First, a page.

When I started Data Key Communications in 1994 I attempted to create the “perfect company.” Everything that I could see as a weakness associated with management and growing a successful company would be rectified and this new company would provide the highest levels of customer service and employee satisfaction possible. And oh yes, this new company would be able to boast profitability and sales numbers that would never, ever be impacted by the economic conditions impacting others in our industry.
Now, looking back, I still want to achieve those benchmarks. Today, however, I know that the effort to achieve those benchmarks is unending and all a part of entrepreneurship. One of those beliefs, borne out of my inexperience was the hope that with the elimination of traditional workplace hierarchies, would come a roster of employees who would take ownership of their work and accomplish so much more than what was typically possible, all because of a very unique work environment.
I recently read about a study conducted by the business schools at Columbia University, Northwestern and the University of Queensland, Australia. They found that teams tend to be more productive when there are clearly defined leaders and followers. They learned that without a very clearly spelled out hierarchy, a team of employees will become distracted by the temptation to dominate in power struggle.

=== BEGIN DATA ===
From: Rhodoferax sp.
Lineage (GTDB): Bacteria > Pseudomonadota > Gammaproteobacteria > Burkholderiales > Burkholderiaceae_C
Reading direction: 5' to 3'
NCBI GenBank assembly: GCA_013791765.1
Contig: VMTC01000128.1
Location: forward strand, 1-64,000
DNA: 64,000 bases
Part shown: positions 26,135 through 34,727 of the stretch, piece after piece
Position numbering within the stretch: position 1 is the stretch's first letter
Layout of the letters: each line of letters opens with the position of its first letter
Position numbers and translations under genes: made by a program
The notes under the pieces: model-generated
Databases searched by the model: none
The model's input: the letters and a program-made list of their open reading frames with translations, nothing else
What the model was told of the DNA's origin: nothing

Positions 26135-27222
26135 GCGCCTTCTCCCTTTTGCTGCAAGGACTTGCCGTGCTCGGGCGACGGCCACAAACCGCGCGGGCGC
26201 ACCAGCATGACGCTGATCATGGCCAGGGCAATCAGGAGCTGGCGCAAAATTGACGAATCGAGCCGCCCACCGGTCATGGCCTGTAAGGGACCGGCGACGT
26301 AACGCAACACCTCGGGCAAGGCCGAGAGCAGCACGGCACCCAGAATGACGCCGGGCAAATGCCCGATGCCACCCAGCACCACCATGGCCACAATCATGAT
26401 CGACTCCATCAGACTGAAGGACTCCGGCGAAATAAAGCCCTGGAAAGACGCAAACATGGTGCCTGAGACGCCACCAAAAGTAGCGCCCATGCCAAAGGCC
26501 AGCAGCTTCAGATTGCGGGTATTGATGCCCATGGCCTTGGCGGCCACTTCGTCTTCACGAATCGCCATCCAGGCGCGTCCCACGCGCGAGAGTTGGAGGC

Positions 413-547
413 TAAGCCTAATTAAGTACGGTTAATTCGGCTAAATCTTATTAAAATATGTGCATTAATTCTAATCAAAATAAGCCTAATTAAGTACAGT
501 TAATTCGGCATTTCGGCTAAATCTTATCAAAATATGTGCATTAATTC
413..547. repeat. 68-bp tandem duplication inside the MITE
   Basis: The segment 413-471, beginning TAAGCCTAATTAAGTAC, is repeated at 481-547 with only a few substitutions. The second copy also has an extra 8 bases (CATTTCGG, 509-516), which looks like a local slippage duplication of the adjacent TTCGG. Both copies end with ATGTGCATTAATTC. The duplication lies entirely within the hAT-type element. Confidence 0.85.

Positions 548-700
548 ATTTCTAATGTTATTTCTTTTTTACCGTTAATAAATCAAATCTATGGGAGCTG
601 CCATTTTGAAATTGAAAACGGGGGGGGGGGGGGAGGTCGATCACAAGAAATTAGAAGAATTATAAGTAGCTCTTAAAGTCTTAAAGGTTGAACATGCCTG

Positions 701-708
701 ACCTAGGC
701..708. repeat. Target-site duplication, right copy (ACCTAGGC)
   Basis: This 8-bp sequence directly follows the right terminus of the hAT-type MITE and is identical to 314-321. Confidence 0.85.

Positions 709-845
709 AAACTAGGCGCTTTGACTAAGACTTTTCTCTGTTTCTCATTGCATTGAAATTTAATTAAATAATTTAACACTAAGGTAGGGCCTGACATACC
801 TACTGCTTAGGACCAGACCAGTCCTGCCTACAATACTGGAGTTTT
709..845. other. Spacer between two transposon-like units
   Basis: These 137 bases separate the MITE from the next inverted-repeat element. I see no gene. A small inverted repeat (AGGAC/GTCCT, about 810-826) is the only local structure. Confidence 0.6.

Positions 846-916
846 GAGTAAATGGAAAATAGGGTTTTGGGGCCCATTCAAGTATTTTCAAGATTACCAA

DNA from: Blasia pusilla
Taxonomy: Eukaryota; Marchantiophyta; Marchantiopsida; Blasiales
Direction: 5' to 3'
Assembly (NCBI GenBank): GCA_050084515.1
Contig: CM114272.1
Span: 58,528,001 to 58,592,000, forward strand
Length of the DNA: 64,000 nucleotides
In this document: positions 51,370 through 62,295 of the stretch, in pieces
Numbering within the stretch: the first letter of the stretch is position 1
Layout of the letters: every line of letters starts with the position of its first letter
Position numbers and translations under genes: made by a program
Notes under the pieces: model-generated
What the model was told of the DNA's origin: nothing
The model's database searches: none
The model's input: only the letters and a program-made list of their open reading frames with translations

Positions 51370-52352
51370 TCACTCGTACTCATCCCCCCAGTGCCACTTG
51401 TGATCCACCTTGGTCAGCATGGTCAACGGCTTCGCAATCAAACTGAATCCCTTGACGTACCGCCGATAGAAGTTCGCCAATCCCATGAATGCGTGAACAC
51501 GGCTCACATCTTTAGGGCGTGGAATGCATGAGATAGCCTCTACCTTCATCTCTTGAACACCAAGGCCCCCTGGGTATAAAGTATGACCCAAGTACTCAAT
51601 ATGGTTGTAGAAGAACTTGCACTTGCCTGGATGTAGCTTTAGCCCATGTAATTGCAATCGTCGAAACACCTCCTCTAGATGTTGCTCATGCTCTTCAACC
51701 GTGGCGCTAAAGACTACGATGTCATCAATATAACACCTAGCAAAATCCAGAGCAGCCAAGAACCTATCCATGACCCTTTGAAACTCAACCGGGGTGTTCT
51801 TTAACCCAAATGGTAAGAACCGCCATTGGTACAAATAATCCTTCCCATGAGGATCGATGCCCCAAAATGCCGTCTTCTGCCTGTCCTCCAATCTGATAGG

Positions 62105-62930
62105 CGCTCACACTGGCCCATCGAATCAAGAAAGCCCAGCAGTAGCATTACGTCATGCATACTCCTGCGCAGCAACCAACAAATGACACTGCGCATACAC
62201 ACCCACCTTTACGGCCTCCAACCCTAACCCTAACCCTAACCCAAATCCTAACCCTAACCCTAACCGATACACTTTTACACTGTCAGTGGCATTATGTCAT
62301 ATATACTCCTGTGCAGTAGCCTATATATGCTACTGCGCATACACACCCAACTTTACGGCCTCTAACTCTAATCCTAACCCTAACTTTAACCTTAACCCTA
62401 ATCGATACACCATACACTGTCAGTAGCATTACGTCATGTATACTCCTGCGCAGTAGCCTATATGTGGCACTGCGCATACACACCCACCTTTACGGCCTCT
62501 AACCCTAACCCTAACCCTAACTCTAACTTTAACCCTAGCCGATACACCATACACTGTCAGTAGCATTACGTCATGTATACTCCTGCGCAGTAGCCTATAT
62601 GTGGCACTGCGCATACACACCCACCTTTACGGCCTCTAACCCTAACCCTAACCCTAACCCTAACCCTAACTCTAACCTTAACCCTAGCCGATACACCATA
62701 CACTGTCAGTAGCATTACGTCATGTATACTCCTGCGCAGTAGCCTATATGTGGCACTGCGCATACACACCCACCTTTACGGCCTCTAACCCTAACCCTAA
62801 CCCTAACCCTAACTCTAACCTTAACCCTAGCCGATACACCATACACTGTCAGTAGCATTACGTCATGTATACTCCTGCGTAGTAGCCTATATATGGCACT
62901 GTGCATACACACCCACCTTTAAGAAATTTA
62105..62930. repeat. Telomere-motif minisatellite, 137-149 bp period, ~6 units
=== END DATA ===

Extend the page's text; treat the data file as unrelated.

This study made me think about the various types of work place teams and how we as employers are best able to meet our customers’ needs when we employ a mix of personality types.
Given the fact that September is Service Tech month I wonder about the personality mix of your service department. Is it working? What are the challenges when there are lots of chiefs and no followers? How do you measure a successful service department manager? What characteristics do you look for when grooming the next-gen service department manager? And how do you introduce a new leader to a team of veterans who have made your service department work for decades?